Cybersecurity for the Home and Office: The Lawyer’s Guide to Taking Charge of Your Own Information Security
Most have neither considered, nor know how “cyber secure” they are. For the majority who are not information technology (IT) professionals, the idea of delving into the technical details of secure computing can create apprehension and confusion. Some people think that if their email system works, and if their documents are accessible, then why bother making any security improvements to their system, which might create complications or cost time and money. Some would prefer not to know the cybercrime risks they are facing, or just haven’t thought about it. Cybersecurity is more, though; it is also about protecting data from risks other than cybercrime, such as unanticipated IT issues, hard-drive crashes, house fires, and other incidents. Beyond security, this book will also provide information to use computers and data more efficiently.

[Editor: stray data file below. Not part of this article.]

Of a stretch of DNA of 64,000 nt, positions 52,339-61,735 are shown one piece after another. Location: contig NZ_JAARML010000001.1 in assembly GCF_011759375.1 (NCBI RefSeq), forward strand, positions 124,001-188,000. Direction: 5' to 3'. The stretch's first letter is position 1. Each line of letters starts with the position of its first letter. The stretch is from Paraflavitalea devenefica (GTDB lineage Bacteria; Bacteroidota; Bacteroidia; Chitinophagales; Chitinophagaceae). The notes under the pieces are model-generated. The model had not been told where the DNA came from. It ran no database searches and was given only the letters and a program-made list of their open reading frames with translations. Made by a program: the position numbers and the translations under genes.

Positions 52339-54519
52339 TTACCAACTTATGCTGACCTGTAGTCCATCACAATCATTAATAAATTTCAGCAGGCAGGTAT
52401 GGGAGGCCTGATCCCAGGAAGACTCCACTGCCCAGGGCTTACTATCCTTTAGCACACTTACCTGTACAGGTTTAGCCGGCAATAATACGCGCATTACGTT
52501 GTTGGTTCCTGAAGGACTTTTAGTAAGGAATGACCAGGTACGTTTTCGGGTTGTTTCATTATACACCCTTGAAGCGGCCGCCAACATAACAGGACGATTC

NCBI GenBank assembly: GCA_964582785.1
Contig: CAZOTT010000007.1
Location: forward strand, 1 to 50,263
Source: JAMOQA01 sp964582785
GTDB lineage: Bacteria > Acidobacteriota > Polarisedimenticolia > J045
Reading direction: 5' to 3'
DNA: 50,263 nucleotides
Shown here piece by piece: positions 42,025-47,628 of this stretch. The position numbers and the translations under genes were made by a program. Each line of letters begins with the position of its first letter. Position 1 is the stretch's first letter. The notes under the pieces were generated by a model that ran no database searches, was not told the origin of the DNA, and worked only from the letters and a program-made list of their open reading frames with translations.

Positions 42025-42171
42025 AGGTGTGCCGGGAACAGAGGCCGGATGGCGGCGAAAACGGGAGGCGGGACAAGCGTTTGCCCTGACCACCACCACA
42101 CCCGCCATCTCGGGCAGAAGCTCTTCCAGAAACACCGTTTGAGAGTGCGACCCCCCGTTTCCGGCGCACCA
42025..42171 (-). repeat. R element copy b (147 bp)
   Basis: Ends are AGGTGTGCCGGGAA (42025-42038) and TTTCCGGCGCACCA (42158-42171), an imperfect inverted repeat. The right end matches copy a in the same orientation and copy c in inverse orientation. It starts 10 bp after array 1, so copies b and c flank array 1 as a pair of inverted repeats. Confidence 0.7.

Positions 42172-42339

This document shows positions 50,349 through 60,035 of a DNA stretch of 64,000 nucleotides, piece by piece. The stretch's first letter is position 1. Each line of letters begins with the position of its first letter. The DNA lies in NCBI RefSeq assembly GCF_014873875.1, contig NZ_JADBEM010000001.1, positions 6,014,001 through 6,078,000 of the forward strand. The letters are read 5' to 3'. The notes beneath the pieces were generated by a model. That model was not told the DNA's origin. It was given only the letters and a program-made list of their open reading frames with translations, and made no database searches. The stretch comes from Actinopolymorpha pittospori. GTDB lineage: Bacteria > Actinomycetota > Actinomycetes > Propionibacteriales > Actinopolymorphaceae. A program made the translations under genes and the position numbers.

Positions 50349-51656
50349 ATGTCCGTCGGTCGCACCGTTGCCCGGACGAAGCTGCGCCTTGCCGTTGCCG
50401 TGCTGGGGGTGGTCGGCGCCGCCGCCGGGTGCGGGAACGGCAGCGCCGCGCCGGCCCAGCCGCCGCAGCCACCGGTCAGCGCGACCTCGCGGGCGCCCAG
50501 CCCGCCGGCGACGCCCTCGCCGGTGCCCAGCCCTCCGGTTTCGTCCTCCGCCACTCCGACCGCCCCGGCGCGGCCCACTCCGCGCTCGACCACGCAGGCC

You need not become a technology expert; however, you should learn about the serious threats faced, the potential consequences, and the steps that can be taken to mitigate these risks. Technology-related threats and appropriate countermeasures are similar to things you already do in your “brick and mortar” physical life. Learn to secure your computer just as you lock your house’s doors and windows, put on a seatbelt while driving, check your car’s oil level, tire pressure, and stop at red lights. Yes, computers can be complex, frustrating, and confusing, but everyone can learn how to do this.
The author wrote this book for lawyers because they all have personal and work-related information on numerous devices and in various locations. Every lawyer should be aware of the risks of loss or theft of that information, and be ready to react.